I said in yesterday’s column that Rand Paul isn’t just zigzagging politically. Yet despite being pretty consistent by any conventional political standards, he has some critics worried he’ll want to shrink the military one day and invade Syria the next. He should clear up confusion by telling people he’s basically a minarchist paleolibertarian. There, I said it. The big secret is out. I hope I haven’t derailed my favorite political campaign.
I’m not saying he should use that clunky term Thursday night in the debate. He should present a broad-strokes picture of his coherent philosophy for viewers who may be having doubts, the way a more conventional candidate might roll out the basics of his jobs bill or what have you.
While the other candidates hem and haw and talk about little things, Paul could explain that while he hews to old-fashioned values that should appeal to Republican primary voters (thus “paleo”), he doesn’t want to impose many laws on citizens beyond very basic protections of body and property (thus “libertarian”), and, unlike some of us anarcho-capitalist libertarians who want to abolish government completely, thinks a limited government has a few legitimate responsibilities including running courts and, on occasion and with caution, yes, military missions (making him “minarchist” or minimal-statist as opposed to “anarchist”).
In that light, it’s not really surprising that, say, he thinks gay marriage isn’t religiously sanctioned but would also just as soon keep government out of it, or thinks we should stop being a policeman to the world but also pay special heed to unusually volatile (and individual-rights-threatening) situations like ISIS’ violent expansion or Iran’s gradual acquisition of nukes (the Ayatollah’s new book reminds us. Iran is not quite friendly, much as more radical libertarians might wish it were—and libertarians should distrust all governments, not just our own).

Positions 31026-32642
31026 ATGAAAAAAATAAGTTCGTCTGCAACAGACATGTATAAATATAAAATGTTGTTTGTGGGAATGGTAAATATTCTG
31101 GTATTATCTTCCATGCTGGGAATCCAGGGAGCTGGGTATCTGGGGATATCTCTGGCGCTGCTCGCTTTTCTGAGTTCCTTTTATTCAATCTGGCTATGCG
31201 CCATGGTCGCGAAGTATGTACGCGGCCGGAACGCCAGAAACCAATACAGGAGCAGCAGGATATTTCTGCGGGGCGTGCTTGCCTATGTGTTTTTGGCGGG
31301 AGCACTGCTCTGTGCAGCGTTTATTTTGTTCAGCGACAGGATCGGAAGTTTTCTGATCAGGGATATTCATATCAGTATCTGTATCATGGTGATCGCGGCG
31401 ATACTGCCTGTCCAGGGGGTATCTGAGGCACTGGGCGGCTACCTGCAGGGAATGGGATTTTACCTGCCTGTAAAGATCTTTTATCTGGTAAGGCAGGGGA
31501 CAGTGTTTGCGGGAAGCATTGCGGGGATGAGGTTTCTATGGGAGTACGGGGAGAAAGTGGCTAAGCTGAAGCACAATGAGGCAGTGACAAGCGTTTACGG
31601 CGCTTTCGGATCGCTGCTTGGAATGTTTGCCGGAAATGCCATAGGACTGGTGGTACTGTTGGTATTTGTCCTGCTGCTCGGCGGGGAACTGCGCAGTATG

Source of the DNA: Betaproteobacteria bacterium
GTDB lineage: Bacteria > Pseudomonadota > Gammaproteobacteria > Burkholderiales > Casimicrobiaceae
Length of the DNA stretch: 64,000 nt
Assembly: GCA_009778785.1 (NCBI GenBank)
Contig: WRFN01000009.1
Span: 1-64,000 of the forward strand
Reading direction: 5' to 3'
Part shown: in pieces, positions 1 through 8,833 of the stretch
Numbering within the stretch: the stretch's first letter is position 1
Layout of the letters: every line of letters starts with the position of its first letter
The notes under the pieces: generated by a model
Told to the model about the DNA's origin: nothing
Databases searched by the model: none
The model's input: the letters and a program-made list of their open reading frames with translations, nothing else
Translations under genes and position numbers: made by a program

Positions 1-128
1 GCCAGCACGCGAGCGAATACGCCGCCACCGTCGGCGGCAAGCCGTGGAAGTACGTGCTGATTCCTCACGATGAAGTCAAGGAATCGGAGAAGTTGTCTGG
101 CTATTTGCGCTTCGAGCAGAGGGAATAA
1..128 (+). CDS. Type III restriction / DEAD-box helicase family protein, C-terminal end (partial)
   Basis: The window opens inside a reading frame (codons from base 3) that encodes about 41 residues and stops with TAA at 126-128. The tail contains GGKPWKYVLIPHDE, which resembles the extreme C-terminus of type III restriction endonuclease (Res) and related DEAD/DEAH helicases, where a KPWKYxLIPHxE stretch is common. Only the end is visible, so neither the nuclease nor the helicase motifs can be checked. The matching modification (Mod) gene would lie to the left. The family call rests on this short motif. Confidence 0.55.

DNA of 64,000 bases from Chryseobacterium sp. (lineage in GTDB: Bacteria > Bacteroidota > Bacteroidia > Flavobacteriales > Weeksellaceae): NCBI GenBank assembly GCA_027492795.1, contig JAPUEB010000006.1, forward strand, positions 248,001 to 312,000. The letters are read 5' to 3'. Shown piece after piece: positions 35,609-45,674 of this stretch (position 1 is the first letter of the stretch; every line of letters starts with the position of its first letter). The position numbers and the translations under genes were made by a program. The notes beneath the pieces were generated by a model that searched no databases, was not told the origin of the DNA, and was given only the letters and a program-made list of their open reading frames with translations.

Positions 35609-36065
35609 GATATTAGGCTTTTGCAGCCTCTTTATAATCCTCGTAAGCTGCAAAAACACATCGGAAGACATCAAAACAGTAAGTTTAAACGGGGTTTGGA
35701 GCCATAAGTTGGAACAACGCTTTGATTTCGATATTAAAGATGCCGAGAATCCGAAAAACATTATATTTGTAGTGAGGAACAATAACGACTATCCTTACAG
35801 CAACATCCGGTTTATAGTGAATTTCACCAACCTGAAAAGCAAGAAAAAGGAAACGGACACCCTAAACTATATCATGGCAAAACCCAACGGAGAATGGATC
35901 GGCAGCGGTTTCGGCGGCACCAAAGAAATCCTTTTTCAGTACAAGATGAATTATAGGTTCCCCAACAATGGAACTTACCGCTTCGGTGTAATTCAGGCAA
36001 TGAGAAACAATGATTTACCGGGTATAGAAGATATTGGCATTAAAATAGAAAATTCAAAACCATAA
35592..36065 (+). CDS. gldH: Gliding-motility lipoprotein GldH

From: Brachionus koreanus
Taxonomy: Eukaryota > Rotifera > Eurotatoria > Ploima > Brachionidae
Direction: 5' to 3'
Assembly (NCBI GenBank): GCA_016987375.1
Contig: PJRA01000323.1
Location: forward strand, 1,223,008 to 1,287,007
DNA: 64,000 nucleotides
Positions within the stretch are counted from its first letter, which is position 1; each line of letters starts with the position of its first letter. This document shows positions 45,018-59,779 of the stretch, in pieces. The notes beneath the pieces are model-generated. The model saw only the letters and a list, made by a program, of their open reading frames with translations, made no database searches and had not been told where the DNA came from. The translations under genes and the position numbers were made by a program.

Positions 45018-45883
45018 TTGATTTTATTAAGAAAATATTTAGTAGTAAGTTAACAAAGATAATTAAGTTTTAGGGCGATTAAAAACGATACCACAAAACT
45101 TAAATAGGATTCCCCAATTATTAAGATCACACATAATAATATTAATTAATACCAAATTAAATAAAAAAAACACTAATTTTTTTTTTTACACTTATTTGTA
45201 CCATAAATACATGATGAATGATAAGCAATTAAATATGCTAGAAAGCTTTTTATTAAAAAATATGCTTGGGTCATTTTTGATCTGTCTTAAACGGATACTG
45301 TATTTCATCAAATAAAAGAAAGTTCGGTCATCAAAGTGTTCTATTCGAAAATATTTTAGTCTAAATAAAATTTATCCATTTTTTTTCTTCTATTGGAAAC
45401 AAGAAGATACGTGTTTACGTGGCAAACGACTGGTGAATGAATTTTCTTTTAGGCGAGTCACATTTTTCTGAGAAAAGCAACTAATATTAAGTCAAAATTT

It’s not even that odd that Paul wants the police demilitarized and wants to know how domestic drones will be used but also said that he could envision a scenario in which a drone had to be deployed against someone killing people during a liquor store holdup. I mean, that’s what you use police and military powers for under a limited government, instead of, say, fining people for running lemonade stands without permits. Add to all that a layer of federalism not so unlike his dad’s, meaning that many divisive issues should be referred to the state governments so that the federal government doesn’t always foist one solution on a divided nation.
Out of impatience with the whole system, sure, I’ve basically turned into an anarchist, and no political candidate, not even Paul, perfectly reflects my views, but I still understand where Paul’s coming from. You can disagree with him, but please don’t think it’s just random. It’s not just weaseling and triangulating, certainly not by any conventional political standard (behold the doubletalk in every other campaign, with candidates held to much less philosophically rigorous standards). Maybe the most interesting thing he could do would be to sum up this philosophy explicitly in the debate on Thursday night—albeit in simple terms: “traditional values but unobtrusive government... role for defense but not intervention in every conflict...” etc.
At a time when many Americans must (I hope?) be dreading the next dumb, off-the-cuff comment out of Trump’s mouth or an imitator of Trump, wouldn’t it be neat to hear a politician explain his philosophy—probably shocking cynical viewers, now especially, with the fact that a politician has a philosophy?
—Todd Seavey can be found on Twitter, Blogger, and Facebook, daily on Splice Today, and soon on bookshelves with the volume Libertarianism for Beginners. He will be onstage this Saturday, August 8, seven p.m., at the PIT (123 E. 24th in Manhattan) in the “Electoral Dysfunction” political/humor panel discussion.